2.1.2. Validation Dataset

The second dataset was recorded to validate the proposed analysis pipeline and to test its performance on elderly patients with impaired gait. Therefore, 13 PD patients (Table 1) were included in the study as the second independent dataset. The PD patients, who had been diagnosed according to the guidelines of the German Society for Neurology (Hoehn and Yahr stage I-III), were required to be able to walk 4×10 m without support and the need for walking aids during their daily life. The PD patients were asked to walk one transition of floors (up and down) on a staircase inside the University hospital (Figure 1), starting and ending with two to three level-walking strides. Due to the presence of gait impairments, PD patients performed the stair-walking task only at their preferred speed. The usage of the handrail was explicitly allowed to ensure a safe transition between floors. Throughout the manuscript, this dataset is referred to as the validation dataset and was not included in the training or optimization process.

2.2. Sensor System and Measurement Setup

The IMU sensor units (Portabiles GmbH, Erlangen, Germany) featured a 3D accelerometer (range ± 16 g ), a 3D gyroscope (range ±2000 degree per second (dps)) (BMI160, Bosch Sensortec GmbH, Reutlingen, Germany) with Bluetooth Low Energy connectivity, and an internal flash memory for stand-alone operation. Data were recorded with a sampling frequency of 204.8   Hz . IMU sensors were calibrated prior to the recordings using the method described by Ferraris et al. [31]. To enable an additional reference for foot ground contact, a custom force-sensitive resistor (FSR)-based insole and signal-conditioning circuit (non-inverting amplifier) were developed, which were connected via an extension ribbon cable to an available three-channel, 16-bit analog-to-digital converter (ADC) of the sensor units. Two sensor units were attached to the left and right shoe instep position using 3D-printed clips, while the insole conditioning circuit was fixed via a second clip on the lateral side of each shoe (see Figure 2). As an additional reference, all gait sequences were filmed during the study with a hand-held video camera by the study coordinator, with the permission of each participant.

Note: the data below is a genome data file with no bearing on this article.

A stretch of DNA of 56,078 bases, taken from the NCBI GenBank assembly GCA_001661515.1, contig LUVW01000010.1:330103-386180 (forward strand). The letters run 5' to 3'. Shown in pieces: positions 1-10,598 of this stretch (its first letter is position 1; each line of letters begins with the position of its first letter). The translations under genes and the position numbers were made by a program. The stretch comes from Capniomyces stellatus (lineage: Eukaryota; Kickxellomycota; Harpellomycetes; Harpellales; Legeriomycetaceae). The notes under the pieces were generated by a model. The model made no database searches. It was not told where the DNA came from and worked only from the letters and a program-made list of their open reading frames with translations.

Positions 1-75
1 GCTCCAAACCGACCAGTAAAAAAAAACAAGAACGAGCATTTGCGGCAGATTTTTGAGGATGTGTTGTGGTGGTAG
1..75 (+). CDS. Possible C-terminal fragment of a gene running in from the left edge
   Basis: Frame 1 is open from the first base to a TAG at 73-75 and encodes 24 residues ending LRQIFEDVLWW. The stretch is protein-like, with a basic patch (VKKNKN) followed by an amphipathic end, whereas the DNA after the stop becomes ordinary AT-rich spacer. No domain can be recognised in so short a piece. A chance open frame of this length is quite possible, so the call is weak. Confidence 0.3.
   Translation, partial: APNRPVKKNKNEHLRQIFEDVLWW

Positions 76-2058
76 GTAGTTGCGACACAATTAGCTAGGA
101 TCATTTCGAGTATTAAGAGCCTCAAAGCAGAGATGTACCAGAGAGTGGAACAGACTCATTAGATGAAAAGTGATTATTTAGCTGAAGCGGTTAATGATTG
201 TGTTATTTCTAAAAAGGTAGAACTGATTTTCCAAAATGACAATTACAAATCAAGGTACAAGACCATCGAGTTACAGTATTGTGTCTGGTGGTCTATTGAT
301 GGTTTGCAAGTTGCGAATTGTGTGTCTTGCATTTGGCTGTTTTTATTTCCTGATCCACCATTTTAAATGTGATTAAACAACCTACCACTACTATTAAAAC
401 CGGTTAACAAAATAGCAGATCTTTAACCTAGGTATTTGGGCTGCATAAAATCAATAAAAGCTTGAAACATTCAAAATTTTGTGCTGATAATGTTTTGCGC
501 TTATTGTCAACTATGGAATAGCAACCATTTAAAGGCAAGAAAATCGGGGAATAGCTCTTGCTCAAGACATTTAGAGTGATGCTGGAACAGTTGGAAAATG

2.3. Coordinate Transformation

Due to the attachment of the sensor to the shoe’s instep position, a rough alignment between sensor and shoe was given. However, to ensure a constant alignment between the sensor and the body coordinate system, across participants and datasets or even between studies, a coordinate transformation of the recorded IMU data was performed, as illustrated in Figure 3. To enable a comparable sensor orientation, the sensor coordinate system was aligned to the gravity vector e g direction for each gait sequence. Therefore, the orientation of the sensor with respect to gravity was estimated by averaging all acceleration vectors during static periods a s . Static sequences between walking bouts (where participants were standing before the first or after the last stride) were defined as windows of minimum 1 s where the angular velocity of the foot was below 2.5   dps . The rotation vector r for the sensor-to-gravity alignment was defined by the rotation angle α around the vector θ :
a s = a x a y a z , e g = 0 0 1
θ = a s × e g , α = arccos a s · e g a s * e g
r = θ α
Furthermore, in order to handle the left and right foot sensor data with the same pipeline, sensor axes were transformed into a shared body coordinate system. Therefore, sensor axes will be referred to as ml (medial to lateral), pa (posterior to anterior), and si (superior to inferior), which correspond to the body coordinate system after gravity alignment (see Figure 3).

2.4. Reference Labels

2.4.1. Stride Borders